Past the campground, the trail began a gradual uphill climb to reach a crossing of the North Fork Twisp River, 2.2 miles from the trailhead. This stretch of trail was often overgrown and mostly stayed in the forest, but at times broke out into small clearings with views of nearby Crescent Mountain, Abernathy Peak, and Hock Mountain. There was a profusion of wildflowers along the trail, most notably lupine, paintbrush, phlox, arnica, and columbine.

Trailside wildflowers
At 2.2 miles, I came to a log bridge crossing over the tumbling North Fork Twisp River. This was an unsigned trail junction: the trail to Twisp Pass crossed the bridge, while the unmarked trail for Copper Pass branched off to the right, staying on the north side of the river.

Log bridge over the North Fork Twisp
After crossing the bridge, the trail began a steady ascent as it wrapped around the eastern slopes of Lincoln Butte. As the trail made its way onto the south slopes of Lincoln Butte, peek-a-boo views of the stony butte itself emerged in clearings profuse with lupine. Starting from this point, the trail tread was fairly rocky for the rest of the hike.

Lupine and paintbrush bloom along the trail, Lincoln Butte rises behind
The trail passed by a large rock on the left of the trail that delivered nice views downvalley to Abernathy Peak and some limited views upvalley towards Hock Mountain. It's okay to miss this as there are better views ahead: the trees gradually thinned out as I followed the trail uphill as it traversed the southern slopes of Lincoln Butte and before long I arrived at a wide open view of the snowy peaks that defined the headwaters of the South Fork Twisp River. The sharp, fin-like form of Hock Mountain stood out amongst the craggy jumbles of rock and snow.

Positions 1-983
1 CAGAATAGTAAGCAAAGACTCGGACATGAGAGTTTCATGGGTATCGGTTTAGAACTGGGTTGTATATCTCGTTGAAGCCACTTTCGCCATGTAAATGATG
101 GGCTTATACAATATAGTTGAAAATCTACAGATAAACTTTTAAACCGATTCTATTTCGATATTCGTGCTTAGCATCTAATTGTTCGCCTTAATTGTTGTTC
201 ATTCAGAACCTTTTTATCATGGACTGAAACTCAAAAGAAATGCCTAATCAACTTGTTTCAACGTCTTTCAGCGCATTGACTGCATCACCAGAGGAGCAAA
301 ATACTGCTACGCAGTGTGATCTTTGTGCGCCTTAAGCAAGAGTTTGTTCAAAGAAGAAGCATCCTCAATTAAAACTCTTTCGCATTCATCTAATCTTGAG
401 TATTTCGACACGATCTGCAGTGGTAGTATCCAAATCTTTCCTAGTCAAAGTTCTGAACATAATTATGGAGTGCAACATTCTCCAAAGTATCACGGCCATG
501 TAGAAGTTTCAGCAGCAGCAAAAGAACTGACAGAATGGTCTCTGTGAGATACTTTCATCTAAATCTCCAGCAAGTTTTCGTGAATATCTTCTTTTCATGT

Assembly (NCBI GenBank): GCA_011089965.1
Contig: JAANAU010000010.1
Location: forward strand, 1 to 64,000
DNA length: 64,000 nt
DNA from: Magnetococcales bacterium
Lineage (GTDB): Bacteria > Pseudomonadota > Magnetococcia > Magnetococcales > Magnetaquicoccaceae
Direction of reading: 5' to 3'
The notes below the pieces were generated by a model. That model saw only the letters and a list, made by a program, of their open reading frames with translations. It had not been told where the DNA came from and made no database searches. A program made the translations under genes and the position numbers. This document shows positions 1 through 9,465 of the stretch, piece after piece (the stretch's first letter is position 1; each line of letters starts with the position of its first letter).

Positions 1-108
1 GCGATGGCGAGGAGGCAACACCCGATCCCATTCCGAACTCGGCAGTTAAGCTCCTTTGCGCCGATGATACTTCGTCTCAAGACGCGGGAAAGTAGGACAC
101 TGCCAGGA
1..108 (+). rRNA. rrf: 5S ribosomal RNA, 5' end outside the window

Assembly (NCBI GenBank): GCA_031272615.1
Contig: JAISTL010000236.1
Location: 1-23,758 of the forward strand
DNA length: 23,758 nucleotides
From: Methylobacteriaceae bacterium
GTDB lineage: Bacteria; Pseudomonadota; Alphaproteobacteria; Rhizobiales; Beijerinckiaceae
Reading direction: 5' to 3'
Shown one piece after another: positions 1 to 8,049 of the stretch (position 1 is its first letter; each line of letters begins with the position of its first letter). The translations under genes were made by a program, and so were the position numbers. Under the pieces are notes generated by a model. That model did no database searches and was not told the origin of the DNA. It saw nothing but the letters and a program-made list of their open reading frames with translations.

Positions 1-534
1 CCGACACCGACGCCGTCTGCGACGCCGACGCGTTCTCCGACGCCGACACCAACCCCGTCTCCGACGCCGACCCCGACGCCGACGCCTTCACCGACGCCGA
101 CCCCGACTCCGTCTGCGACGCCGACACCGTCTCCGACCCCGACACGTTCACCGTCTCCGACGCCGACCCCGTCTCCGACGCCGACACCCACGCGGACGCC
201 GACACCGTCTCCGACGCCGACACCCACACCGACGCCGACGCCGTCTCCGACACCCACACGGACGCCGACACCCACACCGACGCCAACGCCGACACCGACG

View of the South Fork Twisp River Valley
The wildflower bloom continued unabated here: phlox and penstemon decorated the rocky open slopes along the trail.

A short segment of the trail was blasted into a steep rock face, similar to the Kendall Katwalk along the PCT near Snoqualmie Pass but without the crowds of hikers often found there. Views back downvalley to Abernathy Peak were good here and improved as I hiked higher up.

Blasted trail with a view of Abernathy Peak
Soon afterward, the trail passed through what I considered to be its most spectacular stretch. Wildflowers filled a large, green hillside meadow and snowcapped peaks ringed the other side of the valley.

Trail to Twisp Pass
A little under four miles into the hike, the trail returned to the forest for the final ascent to Twisp Pass. As the trail went deeper into the valley between Lincoln Butte and Twisp Mountain, the views across the Twisp River Valley narrowed; soon only Crescent Mountain and South Creek Butte were visible at the occasional clearings. While glacier lilies had already wilted lower down on the trail, they were still in full bloom here, flaunting their showy yellow petals.

Glacier lilies
About a third of a mile short of the pass, I came to the first patch of snow on the trail. As the trail continued through the forest, it soon became completely snow-covered. At this point in the year, there wasn't yet a clear bootpath leading through the snow- since this trail sees little traffic- but the path towards the pass was not too difficult to discern. However, the snow conditions weren't great- although the snow was solid enough in the morning, I postholed multiple times during my descent midday. The most critical section of the snow-covered trail is catching a switchback at which the trail turns and heads due north for the pass; this section was completely snowcovered and a little nonobvious, so be on the lookout.

The final section of trail was mostly melted out and had turned more or less into a stream for snowmelt coming off of the pass. Meadows carpeted with glacier lilies soon welcomed me to the alpine parklands near the pass. A wooden sign marking the boundary of North Cascades National Park and the Stephen Mather Wilderness welcomed me to the pass. The pass itself was forested, with no real views to the north or west, though Stiletto Peak's sharp form peeked through the trees at points. The trail continued through the snow into the park, dropping towards Dagger Lake, but my destination for the day was the pass.